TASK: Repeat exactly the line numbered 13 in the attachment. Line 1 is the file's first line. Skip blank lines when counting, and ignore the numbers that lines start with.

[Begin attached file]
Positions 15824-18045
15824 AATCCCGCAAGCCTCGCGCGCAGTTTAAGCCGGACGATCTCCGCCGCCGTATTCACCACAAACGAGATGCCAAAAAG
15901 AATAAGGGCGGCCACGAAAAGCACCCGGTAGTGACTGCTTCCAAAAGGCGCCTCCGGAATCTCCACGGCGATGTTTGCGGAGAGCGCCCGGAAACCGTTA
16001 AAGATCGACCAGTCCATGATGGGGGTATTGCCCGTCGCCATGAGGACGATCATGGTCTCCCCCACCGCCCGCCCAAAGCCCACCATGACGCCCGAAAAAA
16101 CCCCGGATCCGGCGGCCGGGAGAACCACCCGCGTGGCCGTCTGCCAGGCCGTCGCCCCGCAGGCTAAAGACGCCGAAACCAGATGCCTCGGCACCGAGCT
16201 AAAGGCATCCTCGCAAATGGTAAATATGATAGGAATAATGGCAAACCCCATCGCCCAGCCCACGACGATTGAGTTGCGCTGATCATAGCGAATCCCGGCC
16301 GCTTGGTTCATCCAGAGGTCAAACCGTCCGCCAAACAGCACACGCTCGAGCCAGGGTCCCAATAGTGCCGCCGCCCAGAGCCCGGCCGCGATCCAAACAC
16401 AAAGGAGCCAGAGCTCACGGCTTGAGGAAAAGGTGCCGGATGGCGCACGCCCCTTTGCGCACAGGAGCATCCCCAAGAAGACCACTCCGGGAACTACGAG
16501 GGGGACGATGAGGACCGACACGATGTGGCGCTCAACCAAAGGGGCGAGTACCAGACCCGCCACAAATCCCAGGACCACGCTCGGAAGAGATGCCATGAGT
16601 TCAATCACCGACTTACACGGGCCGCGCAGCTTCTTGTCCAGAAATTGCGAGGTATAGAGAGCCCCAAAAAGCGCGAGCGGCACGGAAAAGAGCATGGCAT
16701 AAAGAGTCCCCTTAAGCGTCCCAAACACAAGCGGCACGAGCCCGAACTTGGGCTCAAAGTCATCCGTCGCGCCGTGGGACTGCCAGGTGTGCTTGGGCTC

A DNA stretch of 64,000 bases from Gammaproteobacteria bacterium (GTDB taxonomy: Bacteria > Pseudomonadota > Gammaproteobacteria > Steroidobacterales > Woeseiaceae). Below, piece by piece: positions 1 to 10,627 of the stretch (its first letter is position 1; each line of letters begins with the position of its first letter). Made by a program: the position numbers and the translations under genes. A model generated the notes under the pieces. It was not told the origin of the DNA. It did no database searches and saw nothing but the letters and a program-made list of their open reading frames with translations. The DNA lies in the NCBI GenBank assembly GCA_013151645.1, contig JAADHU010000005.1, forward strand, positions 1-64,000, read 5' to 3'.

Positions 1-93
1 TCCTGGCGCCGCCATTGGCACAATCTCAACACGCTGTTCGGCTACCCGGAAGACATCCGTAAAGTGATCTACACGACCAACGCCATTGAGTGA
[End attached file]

Positions 1-93